High School Renovation Vision and Purpose

Mission Statement

The Nanuet School District is committed to the personal development of each student so that upon graduation, he or she is prepared and inspired to apply learning in a *changing, complex and interdependent world.

*If the world is changing, so must we!

Vision and Purpose:

Education has shifted dramatically in recent decades, from an emphasis on fact memorization to a focus on higher-order thinking and future-ready skills such as critical thinking, collaboration, communication and problem solving. Pedagogy in The Nanuet Union Free School District has always rested on the foundational belief that students should acquire and effectively apply the knowledge, attitudes, and skills necessary to thrive in their studies, careers, and adult lives.

Over the past few years NUFSD began transitioning to a more modern learning environment in an effort to better align our physical spaces with a more contemporary pedagogical philosophy. In a modern learning environment, flexible classroom spaces organically integrate technology, helping teachers to better engage students and facilitate a mix of independent, small-group and whole-class learning that is now viewed as essential to student success.

Academy/Barr:

This movement started in 2013 when the Academy/Barr School’s traditional library was redesigned into an active media center equipped with new instructional technologies, collaborative zones for group projects, and soft seating for small group meetings and research activities. Student and teacher teams from 5th grade to 8th grade have successfully utilized this common classroom as the central hub for creative lesson designs, public presentations and celebrations, and cross curricular projects.

GW Miller and Highview:

The next phase focused on our elementary schools as we designed STEAM (Science, Technology, Engineering, Art, and Math) Labs in both GW Miller and Highview Schools. These labs offer our youngest learners the opportunities to create, design, invent, present, and explore in a more collaborative and modern way. Here students blend multiple academic content areas with the overarching learning themes of “learn by doing” and “hands-on learning.” These classrooms are the favorites among all elementary students!

NSHS:

The last step in converting our learning environment is The Nanuet Senior High School Global Learning Commons renovation project. The library, cafeteria, and school store are all being converted to spaces that are more conducive to creative teaching practices and superior student learning opportunities. This design coincides with the new NSHS master schedule that provides longer instructional periods for core subjects, intervention and enrichment, professional learning communities and one common lunch period for both students and faculty. The Learning Commons and Café’-School Store will serve as the “Social Heart” of the school. The modern central media/library community space, faculty and staff support areas and student instruction-collaboration areas comprise the Learning Commons. This inventive space will not only host our Board meetings, community events, and high school celebration ceremonies, but will provide our high school students with the same level of innovative, collaborative, and experiential rigor they will experience in college.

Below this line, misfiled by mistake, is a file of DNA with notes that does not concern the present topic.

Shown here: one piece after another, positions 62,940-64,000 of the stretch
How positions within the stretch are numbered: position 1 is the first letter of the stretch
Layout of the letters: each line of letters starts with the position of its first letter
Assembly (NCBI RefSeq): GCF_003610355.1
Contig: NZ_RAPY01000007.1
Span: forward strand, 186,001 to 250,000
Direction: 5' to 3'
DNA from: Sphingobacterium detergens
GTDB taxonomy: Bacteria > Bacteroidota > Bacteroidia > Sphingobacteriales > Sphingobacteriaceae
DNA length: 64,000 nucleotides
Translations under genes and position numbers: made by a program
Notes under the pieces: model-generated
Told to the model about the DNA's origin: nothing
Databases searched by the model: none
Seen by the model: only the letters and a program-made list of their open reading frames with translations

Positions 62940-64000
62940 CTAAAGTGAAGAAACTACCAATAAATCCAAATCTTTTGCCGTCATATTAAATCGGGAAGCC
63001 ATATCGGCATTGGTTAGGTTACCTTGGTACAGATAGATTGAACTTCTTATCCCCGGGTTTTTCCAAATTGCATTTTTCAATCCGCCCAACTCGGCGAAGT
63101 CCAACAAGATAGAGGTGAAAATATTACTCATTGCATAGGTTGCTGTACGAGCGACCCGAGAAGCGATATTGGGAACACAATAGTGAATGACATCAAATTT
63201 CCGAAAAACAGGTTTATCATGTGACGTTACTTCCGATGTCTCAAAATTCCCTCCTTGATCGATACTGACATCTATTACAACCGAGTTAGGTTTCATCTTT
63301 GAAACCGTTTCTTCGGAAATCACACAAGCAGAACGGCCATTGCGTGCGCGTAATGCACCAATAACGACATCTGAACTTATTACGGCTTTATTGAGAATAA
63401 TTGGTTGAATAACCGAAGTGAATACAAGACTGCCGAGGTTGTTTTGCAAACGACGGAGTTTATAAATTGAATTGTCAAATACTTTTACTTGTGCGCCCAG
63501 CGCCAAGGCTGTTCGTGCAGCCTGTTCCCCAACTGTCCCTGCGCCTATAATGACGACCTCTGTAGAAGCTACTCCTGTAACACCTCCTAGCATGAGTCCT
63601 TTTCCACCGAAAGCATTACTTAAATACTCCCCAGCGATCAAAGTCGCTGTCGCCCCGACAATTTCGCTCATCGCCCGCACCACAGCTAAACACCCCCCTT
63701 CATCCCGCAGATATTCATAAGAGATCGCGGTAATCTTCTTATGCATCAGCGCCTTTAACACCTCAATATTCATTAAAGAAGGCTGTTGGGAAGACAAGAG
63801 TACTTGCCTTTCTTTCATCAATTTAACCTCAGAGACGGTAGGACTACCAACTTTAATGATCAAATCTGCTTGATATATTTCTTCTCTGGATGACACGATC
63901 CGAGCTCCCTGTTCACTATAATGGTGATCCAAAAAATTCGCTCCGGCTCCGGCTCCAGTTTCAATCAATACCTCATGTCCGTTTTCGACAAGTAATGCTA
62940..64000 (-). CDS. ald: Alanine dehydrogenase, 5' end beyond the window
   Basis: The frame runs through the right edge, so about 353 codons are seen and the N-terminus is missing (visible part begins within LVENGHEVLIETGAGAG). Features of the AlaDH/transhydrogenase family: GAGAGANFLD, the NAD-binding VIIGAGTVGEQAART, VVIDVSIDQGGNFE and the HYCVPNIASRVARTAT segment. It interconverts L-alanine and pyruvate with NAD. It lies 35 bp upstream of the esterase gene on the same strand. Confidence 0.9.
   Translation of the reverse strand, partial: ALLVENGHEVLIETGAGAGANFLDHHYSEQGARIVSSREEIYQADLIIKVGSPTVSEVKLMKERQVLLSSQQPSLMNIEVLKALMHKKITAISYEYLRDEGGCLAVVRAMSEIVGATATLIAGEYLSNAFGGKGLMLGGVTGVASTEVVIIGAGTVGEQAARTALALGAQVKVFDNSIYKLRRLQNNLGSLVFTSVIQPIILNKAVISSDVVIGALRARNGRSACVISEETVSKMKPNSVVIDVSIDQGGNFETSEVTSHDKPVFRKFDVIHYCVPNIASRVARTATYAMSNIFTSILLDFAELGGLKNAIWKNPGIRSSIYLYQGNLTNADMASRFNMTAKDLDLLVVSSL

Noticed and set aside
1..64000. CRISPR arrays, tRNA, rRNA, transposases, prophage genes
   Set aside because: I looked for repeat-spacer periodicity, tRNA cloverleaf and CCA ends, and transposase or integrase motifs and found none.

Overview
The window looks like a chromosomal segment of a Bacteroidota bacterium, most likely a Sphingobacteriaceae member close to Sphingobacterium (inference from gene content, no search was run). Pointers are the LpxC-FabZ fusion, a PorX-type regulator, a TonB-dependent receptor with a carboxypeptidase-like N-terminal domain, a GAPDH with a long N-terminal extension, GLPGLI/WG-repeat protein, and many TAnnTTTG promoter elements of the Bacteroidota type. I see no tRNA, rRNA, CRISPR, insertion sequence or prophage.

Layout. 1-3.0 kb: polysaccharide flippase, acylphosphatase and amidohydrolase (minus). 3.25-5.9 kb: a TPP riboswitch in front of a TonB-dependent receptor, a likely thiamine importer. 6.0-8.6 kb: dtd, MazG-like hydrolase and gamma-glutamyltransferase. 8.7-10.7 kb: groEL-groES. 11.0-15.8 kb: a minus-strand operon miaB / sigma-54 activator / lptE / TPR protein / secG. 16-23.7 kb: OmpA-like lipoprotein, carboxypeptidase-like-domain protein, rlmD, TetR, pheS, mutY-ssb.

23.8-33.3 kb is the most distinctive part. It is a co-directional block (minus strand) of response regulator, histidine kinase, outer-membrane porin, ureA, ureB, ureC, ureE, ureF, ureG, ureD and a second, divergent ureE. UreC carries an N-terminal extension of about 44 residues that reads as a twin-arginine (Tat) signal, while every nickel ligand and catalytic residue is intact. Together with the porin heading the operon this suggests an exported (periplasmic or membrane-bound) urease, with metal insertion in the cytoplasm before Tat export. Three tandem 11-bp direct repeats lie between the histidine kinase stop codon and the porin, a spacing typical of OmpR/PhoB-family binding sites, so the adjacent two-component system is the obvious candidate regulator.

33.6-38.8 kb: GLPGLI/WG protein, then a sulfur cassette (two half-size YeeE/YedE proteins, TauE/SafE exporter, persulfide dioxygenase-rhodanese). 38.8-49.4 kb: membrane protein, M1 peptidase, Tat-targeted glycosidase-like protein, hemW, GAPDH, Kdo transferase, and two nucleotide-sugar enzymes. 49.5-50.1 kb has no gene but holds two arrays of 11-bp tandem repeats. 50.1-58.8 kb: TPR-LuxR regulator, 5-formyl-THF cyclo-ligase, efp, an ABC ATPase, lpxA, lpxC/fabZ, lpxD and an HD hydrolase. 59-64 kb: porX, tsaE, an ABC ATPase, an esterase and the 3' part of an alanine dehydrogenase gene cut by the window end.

The Café’-School Store will become a more visible and vibrant program piece among the other Global Learning Commons elements. The School Store is run by the life-skills students (managing / keeping the books / scheduling / inventory / etc.) and is a proud component of the NSHS program. This will allow us to better promote and expand the wonderful work of this award winning program.  The Café’ has becoming a multipurpose space with bistro areas and booth seating. Learning is not limited by location in a 21st century school. Not only will our students have the chance to stretch their legs, their interest will be piqued, heightening their propensity to absorb whatever lesson comes next.

Fun Fact:

The portion of students who reported better grades, better attendance or improved creativity in newly designed active learning environments.

70%

Source: Mark Fehlandt, Hamline University, “Flexible Classroom Design and Its Effects on Student-Centered Teaching and Learning,” August 2017